Harrisburg Marathon - Random Thoughts As They Come to Me...

1. Results have been posted. I came in 71st out of 687. 68th out of the men. 17th out of 70 in my age group, with a final chip time of 3:18:56.
2. There was 1 other runner faster than me in my age group who didn't qualify for Boston.
3. There were 2 guys behind me at the 10k mark in my age group who passed me later in the race and made it to Boston. Awesome job.
4. Bill Hathaway also ran his first and had a very very strong finish. Awesome job, Bill.
5. There are many ways to screw up a marathon. Here's how I screwed up mine: I didn't take the course into account during my long runs. All of my long runs - 15 miles and more - took place on very flat terrain. I wasn't ready to shift gears when the rolling trails came along at mile 18. Next year, I either train differently for the long runs or do a different course.
6. Nate screamed for me at the 15 mile mark. That was nice.
7. My father-in-law "crewed" for me and I highly recommend this. He was there at the start to take my sweats and was at three pre-planned places on the course. He had water bottles with him. Knowing that I could grab a bottle and take a nice long drink meant I didn't need to worry about the water stops as much. He was awesome.
8. I drank water and took e-Gel, a carb gel w/ electrolytes included. This way, I didn't have to confuse my blood sugar with half finished cups of juice. E-gel packets are big, but I still think this is a good strategy.
9. My kids high-fived me at the end and my wife planted a big kiss on my smelly, salty cheek. Awesome to have them there. Because I'm mostly a lunch-time runner, running doesn't get in the way around the house too much (I hope), but there's a certain amount of worrying that goes into watching your spouse do stupid things. I'm grateful my wife's tolerance for that is sufficiently high.
10. Never discount genetics. There have been a fair number of people surprised by my 3:18 debut, but before I took more than a decade off, I had a decent high school and college career. My mile PR back then was 4:57 which translates to a 2:43 marathon. While I can't even begin to consider a 2:43, that's the approximate ceiling my genes have given me. That's just the way the genetic lottery works. In the same way, you would never want me on your soccer team and I've spent months on a bicycle and still rarely get above 17 mph in training.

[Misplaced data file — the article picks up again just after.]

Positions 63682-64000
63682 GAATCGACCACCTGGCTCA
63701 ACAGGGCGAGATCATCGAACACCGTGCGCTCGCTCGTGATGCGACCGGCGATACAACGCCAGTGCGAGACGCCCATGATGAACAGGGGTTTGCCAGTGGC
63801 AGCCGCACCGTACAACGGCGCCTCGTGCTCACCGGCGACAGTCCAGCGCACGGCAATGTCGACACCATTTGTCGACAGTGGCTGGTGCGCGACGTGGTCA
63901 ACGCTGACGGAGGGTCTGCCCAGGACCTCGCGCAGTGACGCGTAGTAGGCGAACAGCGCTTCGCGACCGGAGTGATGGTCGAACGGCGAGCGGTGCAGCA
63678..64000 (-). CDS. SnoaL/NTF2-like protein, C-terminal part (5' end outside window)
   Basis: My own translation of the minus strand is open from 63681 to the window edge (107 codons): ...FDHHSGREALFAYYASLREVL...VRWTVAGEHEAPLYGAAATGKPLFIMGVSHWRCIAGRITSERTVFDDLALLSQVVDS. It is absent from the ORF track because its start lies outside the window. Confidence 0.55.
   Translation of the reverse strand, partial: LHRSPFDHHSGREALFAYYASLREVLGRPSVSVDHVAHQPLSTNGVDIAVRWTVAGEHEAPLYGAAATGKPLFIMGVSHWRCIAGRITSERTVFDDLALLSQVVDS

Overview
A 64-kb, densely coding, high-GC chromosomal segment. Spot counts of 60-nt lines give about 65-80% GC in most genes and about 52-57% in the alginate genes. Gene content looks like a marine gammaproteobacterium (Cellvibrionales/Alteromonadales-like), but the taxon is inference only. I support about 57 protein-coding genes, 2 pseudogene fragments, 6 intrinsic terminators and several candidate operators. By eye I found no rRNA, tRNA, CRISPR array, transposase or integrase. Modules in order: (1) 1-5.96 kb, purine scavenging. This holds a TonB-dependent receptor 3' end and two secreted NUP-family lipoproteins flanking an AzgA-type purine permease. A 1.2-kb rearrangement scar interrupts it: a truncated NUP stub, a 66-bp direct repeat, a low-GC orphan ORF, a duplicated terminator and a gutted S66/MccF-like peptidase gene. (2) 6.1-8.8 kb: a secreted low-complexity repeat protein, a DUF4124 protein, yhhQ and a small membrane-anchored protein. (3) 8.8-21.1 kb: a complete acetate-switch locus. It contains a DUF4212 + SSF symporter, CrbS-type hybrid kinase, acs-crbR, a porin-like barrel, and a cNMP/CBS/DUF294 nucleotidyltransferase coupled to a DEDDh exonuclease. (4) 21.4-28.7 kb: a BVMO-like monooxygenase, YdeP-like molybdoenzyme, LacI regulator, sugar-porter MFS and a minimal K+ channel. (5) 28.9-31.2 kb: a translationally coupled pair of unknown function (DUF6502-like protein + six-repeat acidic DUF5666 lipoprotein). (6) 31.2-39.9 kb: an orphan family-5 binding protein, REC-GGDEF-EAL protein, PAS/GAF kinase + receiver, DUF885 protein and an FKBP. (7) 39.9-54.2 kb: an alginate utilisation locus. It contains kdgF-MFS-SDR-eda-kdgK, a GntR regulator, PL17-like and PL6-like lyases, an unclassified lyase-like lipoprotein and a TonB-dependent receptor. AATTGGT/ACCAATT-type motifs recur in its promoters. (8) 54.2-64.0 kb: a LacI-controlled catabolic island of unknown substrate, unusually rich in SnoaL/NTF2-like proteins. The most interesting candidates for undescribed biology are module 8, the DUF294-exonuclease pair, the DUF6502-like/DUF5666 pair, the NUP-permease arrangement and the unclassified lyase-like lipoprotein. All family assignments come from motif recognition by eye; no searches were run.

11. The same genes that would let me run a 2:43 marathon gave me diabetes. It was a fair trade at best.
12. "Muscle has memory." When I bumped into a former school-mate several months ago (who's done some amazing things on the roads) and told her I was getting back into running, that's what she told me, and she was right. So while comebacks are hard, the genetic material is still there, waiting to be used.
13. I'm pretty sure I'll never run a 2:43. :) Next year I'm going for a 3:10 and hoping to go sub 3 maybe a year later. That's enough of a goal for now.
14. I don't really have a #14 - I'm just superstitious and didn't want to have 13 things on the list.


  1. This is awesome--congrats! Thanks for your comment--it was fun reading your blog...an inspirtaiton, thanks! Send a cheer towards the east come Sunday--I think I may need it! :-)

  2. Anonymous1:16 PM

    Skriv in de tecken du ser i bilden ovan. Hello from Sweden, since I'm here it put the comments page in Swedish so I had to copy and paste it for your viewing pleasure. Great job, you did and hopefully you're not on crutches. see you in a few weeks.


  3. Anonymous8:11 PM

    Congratulations on running such a great race! It's hard to believe that you've been back to running for such a short time. Sounds like if you add in some hill training you'll get that Boston qualifying time in pretty short order.


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